In the last six weeks, I have gone for 1 swim and 1 run. That’s it.

As I watch all my sporting friends around me, jump straight back into training after the Ironman, I wonder why it is, that I haven’t done the same.

Although I only trained for the swim leg, I dedicated myself to training to give myself and my team the best chance. It involved waking up, at 5 am 3 times a week for almost 8 months.

I always threw in the odd cycle and the odd run throughout the week, to assist with my base level of fitness.

image

The training quickly became a pleasurable habit. I would just wake up, and go, without even thinking about it. My body changed. It became stronger. All of my aches and pains had disappeared.

When the big races were all over, I had the unfathomable chance to ‘sleep in’, an opportunity I was not going to miss. However, one  week turned into two and here I am today, having all but stopped completely.

A combination of everyday life events had an influence on my decision to take a break. What I noticed however, is that once the so called addiction of training dissipated, it never came back.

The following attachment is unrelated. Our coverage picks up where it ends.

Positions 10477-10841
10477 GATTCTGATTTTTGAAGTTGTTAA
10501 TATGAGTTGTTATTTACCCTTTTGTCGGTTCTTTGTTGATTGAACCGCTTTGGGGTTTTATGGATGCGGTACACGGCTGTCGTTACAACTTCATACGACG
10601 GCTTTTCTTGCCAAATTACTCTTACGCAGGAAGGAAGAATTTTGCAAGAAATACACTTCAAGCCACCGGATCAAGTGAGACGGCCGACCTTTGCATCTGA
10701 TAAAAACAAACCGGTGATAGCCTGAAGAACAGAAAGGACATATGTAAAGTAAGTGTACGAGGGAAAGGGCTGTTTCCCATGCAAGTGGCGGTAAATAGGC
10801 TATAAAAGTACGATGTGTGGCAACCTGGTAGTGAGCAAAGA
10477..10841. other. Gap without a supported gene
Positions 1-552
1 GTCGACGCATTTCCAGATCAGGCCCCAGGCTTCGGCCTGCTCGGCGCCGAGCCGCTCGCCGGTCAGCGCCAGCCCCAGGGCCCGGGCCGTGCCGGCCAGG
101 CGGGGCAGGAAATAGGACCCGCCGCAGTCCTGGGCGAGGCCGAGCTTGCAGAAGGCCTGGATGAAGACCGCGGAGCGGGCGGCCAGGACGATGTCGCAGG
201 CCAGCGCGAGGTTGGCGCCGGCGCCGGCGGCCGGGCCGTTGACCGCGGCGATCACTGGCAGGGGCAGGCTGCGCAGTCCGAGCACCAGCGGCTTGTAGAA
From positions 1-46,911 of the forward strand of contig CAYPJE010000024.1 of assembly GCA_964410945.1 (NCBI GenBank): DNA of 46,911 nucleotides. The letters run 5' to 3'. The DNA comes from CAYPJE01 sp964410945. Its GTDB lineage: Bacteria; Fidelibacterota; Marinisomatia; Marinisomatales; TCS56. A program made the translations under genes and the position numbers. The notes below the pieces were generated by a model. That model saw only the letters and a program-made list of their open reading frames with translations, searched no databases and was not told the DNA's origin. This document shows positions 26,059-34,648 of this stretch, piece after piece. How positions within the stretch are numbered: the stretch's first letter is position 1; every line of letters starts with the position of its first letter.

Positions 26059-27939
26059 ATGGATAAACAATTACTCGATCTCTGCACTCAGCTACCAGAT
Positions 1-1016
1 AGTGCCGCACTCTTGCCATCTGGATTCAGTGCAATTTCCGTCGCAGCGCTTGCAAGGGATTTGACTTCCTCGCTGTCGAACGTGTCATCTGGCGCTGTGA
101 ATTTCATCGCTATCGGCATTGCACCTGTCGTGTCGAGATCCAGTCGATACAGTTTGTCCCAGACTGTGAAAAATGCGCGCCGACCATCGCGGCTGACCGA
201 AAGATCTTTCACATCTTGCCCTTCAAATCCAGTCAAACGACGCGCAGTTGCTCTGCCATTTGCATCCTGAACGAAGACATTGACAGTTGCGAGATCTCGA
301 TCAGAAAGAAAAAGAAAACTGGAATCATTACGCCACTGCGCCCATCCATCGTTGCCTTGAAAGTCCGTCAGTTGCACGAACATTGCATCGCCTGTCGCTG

I just couldn’t get back into it mentally, however I am noticing the decline in my health as a result.

Ceasing exercise resulted in a return of my chronic lower back stiffness, my overall stiffness in my body post sleep, decreased energy levels, lowered appetite, decreased muscle strength resulting in posture issues, lowered mood, and a markedly decreased concentration span.

THE BIGGEST CONSEQUENCE OF CEASING TRAINING?

The worst consequence of all, for me, has been the mental battle to get started again….BECAUSE;

The longer you stop, the less you want to do it.

And equally,

The more consistently you train, the MORE you WANT to do it.

Accordingly, it would be fair to say that the ‘level of one’s desire to exercise’ is directly proportional to the amount you actually do.

Clearly, I needed the rest, however I am looking forward to beginnning my road back to fitness, as I have now realised the health benefits to me on a personal level, and finally felt first hand what happens to me when I stop.

Let’s see how we go, one stroke/pedal/step ….at a time.

It’s going to be a long road, but I’m up for the challenge!